Dry Conditions Spark South Florida Wildfire Concerns


The National Weather Service said South Florida is experiencing one of the driest winters on record, as another brush fire broke out on Tuesday.

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According to Meteorologist Robert Molleda, most areas in South Florida have received only 20 percent of normal dry season rainfall and some spots as little as 10 percent. He said South Florida has had about 8 to 10 fewer inches of rainfall than normal.

A possible primary factor in the dry spell is the predominance of La Nina, a climate condition in which the Pacific waters cool substantially, creating a blocking high pressure system that does not allow normal moisture to permeate the atmosphere.

"La Nina is still strong and doesn't show any signs of weakening until late summer or early fall, so we expect this dry trend to continue," said Molleda.

The wildfire season is normally in April or May, but because of these conditions, the dangerous season has already begun.

"We all know that we are in the dry season, so we're not supposed to get a lot of rainfall at this time of year. But even for the dry season, it's just been extremely dry," Molleda said.

On Monday, a wildfire threatened warehouses near Southwest 136th Street and 127th Avenue. Forestry officials said the fire was especially dangerous because of "spotting," which means the wind carried embers from the original fire to other areas, sparking even more fires.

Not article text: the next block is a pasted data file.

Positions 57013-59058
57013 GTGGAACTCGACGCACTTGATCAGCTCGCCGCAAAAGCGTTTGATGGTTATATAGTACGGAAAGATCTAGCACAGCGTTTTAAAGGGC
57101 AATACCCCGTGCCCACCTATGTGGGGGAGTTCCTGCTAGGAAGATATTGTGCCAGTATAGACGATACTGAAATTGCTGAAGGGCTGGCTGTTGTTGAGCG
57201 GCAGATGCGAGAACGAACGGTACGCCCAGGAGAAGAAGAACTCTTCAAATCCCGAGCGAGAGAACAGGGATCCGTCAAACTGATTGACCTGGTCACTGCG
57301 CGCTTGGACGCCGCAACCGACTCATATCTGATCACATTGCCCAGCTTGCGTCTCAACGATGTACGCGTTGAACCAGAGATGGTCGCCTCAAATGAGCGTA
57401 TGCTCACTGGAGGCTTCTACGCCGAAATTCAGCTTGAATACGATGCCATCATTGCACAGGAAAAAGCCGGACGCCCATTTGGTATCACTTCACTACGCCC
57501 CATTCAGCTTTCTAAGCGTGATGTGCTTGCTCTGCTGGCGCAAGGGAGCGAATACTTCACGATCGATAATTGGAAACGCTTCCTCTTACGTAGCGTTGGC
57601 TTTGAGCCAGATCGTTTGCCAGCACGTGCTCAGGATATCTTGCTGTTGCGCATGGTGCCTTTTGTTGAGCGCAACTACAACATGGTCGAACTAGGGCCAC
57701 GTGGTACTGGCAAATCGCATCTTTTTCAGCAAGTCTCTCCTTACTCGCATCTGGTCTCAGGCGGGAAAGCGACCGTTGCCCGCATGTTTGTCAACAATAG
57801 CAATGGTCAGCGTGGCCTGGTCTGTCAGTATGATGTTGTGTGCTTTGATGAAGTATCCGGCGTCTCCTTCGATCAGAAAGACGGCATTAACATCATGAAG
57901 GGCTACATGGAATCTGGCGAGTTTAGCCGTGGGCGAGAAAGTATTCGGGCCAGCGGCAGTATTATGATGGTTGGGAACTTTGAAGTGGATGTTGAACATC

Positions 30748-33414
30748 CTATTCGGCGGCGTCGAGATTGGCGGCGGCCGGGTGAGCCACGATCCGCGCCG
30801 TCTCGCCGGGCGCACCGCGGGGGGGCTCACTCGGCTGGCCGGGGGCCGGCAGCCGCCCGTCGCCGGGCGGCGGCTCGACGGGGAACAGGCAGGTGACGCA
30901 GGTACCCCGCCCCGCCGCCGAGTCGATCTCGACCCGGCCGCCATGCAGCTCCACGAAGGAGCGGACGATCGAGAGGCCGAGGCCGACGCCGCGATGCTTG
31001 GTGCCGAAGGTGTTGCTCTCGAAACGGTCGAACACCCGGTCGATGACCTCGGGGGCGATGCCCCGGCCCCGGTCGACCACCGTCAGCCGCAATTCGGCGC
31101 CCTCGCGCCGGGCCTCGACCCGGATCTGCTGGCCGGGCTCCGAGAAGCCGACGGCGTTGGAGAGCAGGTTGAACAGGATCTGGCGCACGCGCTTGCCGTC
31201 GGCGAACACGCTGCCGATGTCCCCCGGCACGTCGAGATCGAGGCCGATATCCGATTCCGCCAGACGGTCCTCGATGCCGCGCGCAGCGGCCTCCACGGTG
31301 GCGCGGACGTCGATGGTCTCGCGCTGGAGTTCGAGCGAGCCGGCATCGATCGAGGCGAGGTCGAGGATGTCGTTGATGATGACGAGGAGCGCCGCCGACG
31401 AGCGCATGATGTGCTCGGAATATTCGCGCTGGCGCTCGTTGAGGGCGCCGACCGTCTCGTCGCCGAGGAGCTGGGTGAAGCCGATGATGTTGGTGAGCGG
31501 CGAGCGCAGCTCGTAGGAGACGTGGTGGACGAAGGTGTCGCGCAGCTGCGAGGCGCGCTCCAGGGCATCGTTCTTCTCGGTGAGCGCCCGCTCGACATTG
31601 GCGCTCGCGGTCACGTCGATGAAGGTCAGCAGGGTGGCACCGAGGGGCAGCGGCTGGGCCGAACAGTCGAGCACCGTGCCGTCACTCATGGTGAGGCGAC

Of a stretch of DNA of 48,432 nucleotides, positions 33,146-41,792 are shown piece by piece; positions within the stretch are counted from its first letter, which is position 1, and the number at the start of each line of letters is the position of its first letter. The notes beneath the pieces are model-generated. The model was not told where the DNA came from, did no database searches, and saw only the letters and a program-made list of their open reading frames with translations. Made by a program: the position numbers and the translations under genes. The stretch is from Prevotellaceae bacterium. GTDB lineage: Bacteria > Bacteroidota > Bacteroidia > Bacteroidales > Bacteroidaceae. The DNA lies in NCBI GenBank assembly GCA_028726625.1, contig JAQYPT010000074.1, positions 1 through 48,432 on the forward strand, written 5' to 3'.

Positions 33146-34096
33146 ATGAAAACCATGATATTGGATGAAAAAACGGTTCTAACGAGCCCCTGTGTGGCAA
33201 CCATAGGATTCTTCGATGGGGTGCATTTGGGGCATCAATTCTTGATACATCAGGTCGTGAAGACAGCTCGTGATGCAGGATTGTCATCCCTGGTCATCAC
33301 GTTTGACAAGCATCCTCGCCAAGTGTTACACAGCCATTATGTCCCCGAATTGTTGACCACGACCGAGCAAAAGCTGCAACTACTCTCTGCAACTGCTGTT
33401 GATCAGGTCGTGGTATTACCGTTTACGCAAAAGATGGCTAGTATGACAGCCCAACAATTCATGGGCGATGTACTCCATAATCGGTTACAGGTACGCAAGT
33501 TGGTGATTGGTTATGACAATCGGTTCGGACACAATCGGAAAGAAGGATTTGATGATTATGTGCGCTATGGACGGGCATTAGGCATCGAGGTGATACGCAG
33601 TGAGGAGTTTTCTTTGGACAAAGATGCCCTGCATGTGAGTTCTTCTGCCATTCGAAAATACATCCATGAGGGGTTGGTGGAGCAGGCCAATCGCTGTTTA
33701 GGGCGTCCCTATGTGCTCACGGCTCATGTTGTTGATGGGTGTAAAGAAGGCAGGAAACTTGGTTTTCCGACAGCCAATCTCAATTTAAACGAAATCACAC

Officials said the fire was very difficult to contain and that easterly winds fanned the flames.

Experts said 70 percent of all wildfires are set by people, either by accident or on purpose, and the conditions this year set up South Florida for the perfect firestorm.

"The public needs to be extra careful. Don't throw cigarettes out the window. Be cautious when riding an all-terrain vehicle in the brush, and even if you pull over on the side of the road, shut off your engine. The heat from your exhaust system can spark a fire," said Scott Peterich, a mitigation specialist from the Florida Division of Forestry.

Weather officials said they expect about eight more weeks of dry weather before any significant rainfall. One positive factor, however, is that Lake Okeechobee continues to stay around a depth of 12 feet, thanks to rains from Tropical Storm Fay in 2008.

Firefighters are battling a new wildfire in Miami-Dade County, just one day after another fire consumed about 10 acres.

The smaller brush fire burned in the area of Southwest 127th Avenue and Southwest 285th Street in southwestern Miami-Dade County, near the Homestead Air Force Base.

Tuesday's fire sparked near a blaze that burned on Monday afternoon near Tamiami Airport.

Miami-Dade Fire Rescue officials said Tuesday's fire burned about 10 acres and spawned several smaller fires.

Firefighters from Miami-Dade County and the Florida Division of Forestry battled the flames. Fire officials said the westerly wind blew the fire further away from nearby homeless shelters and a school.

No injuries were reported. Officials are investigating the cause of the fire.

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